It seems that this site of an airport has become a permanent school of learning, of learning through doing. It seems that the community exists not only in its physical fabric, but also in in the minds of those who are living here. Consciously or unconsciously they daily undertake the task of constructing themselves as communards, as communists.

As we journey past one collective after the next we discuss what is happening here. Temporarily occupying land to resist a piece of industrial construction has been undertaken many times before, at Twyford Down, at Newbury, at the M11, at Heathrow, at Kingsnorth. But the shift to permanent occupation is fundamental. The people of La ZAD live with the daily threat that they could be evicted by a massive police raid that might come at anytime. But they choose to act in the belief that this largely self-supporting community, which exists outside the state, will remain forever.

It is this sense of a place outside the state that so enrages French politicians who declare that it is ‘territory lost to the Republic’, which must not be allowed to stand. John explains the intention of La ZAD is to ‘provide the material base for revolution’, that it is ‘outside the state’ but crucially not outside society. The people of La ZAD not only support themselves, but also support others struggling against the forces of capital. The communards have been actively build alliances with the Front Social, which is resisting Macron’s attempt to change French labour laws. They support other unionists and students in rebellion. And a project has been created that will provide strikers and their families, and migrants isolated in nearby Nantes, with food from the farms on La ZAD.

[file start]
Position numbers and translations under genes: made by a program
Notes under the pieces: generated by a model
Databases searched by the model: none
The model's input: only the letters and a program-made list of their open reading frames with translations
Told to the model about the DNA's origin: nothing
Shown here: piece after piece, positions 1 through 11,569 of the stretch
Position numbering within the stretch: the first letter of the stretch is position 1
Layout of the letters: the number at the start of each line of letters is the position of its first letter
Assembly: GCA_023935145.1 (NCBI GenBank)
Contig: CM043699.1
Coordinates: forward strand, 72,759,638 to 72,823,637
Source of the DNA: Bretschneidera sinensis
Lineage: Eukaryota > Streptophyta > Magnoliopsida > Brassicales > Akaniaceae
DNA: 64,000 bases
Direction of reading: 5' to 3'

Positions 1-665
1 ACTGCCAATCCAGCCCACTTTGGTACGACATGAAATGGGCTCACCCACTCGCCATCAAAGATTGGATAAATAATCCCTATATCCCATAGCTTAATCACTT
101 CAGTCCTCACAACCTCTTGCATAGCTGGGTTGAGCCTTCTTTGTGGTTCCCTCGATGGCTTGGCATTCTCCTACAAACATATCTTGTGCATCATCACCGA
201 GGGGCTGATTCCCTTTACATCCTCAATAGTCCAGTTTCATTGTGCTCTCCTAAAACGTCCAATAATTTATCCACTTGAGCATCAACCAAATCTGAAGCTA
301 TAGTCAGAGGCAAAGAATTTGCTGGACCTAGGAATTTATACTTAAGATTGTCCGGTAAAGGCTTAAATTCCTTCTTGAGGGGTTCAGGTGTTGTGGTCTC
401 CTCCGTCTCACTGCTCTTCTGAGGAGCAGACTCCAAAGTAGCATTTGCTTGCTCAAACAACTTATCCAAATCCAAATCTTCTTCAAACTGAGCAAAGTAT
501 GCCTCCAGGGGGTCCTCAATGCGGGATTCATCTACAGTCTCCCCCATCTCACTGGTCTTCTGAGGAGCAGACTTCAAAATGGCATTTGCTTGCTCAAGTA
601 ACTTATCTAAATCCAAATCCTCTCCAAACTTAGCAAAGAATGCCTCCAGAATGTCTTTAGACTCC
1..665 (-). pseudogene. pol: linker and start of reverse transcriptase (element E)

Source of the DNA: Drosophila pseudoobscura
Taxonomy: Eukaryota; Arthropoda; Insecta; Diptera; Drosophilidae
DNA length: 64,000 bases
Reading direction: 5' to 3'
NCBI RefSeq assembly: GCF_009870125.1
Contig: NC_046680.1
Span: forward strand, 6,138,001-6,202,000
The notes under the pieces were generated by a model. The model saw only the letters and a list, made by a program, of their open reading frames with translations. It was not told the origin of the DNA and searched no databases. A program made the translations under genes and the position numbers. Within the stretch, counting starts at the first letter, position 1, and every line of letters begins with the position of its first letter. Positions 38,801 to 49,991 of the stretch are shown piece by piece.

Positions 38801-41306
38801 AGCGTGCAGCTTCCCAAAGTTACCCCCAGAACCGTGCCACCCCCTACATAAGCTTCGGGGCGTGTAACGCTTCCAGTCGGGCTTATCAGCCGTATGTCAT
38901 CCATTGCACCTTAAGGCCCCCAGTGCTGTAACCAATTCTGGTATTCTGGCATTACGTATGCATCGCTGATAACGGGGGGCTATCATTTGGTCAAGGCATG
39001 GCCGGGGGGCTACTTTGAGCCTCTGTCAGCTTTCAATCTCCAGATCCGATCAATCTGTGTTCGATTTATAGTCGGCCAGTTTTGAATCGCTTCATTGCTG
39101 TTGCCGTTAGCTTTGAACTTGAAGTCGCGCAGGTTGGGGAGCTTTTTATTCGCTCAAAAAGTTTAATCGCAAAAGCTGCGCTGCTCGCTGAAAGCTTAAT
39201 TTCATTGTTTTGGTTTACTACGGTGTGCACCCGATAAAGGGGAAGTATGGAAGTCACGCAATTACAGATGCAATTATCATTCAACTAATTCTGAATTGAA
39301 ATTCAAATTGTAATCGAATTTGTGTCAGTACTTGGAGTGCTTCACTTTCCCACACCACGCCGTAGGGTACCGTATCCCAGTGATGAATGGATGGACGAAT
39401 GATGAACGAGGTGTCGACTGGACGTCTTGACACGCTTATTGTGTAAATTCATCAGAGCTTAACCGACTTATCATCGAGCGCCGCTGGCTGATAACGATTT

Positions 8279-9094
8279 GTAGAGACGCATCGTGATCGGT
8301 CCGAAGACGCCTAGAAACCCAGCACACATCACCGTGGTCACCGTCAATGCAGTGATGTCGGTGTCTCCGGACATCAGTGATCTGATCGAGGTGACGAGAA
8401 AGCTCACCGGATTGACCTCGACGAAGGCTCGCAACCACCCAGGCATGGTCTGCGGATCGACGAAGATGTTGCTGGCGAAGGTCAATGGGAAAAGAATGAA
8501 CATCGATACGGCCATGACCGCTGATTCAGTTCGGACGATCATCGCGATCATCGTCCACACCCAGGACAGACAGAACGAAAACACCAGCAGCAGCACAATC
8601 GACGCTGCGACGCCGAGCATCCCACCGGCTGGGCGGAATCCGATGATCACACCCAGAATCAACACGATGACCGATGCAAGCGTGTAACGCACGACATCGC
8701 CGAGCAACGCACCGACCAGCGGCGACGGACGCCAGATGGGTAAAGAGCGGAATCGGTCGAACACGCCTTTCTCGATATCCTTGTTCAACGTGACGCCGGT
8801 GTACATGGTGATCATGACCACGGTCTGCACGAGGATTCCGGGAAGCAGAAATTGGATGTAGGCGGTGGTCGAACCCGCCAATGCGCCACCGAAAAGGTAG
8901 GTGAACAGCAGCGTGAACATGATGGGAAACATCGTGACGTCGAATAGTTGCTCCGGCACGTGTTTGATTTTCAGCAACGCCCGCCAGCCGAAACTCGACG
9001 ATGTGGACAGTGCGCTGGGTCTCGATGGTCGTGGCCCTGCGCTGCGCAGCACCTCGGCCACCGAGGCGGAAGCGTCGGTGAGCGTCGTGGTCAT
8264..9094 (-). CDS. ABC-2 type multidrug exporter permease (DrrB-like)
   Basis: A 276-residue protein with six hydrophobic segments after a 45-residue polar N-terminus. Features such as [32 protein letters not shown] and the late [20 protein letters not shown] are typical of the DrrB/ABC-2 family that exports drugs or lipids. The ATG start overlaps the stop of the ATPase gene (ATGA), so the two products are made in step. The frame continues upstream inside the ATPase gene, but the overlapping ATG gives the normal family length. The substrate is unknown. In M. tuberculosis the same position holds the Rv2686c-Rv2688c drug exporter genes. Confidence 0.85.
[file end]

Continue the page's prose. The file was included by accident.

In the year leading up to the fifty-year anniversary of the Paris Événements, there is here an echo of the days of 1968. Although the uprising in the capital is most renown, the spark that lit the fire took place in Nantes. In this city just to the south of La ZAD, a strike began on 16th May 1968 at the Airbus factory. Crucial to the success of the worker’s action was the support that they received from radical farmers in the region underpinning the strike with the provision of food. That half a century later the region of Nantes should now be famed for a revolt that is inspired by the struggle against an airport, and all that Airbus stands for, is most fitting. It too is a spark that is inspiring revolt across France.

By the close of the morning we arrive back at La Rolandière. When the group squatted the abandoned buildings in April 2016, it was decided that La Rolandière would become a ‘welcome space’ for La ZAD. Or more precisely an ‘accueil’ which translates as something between a meeting point and a welcoming place.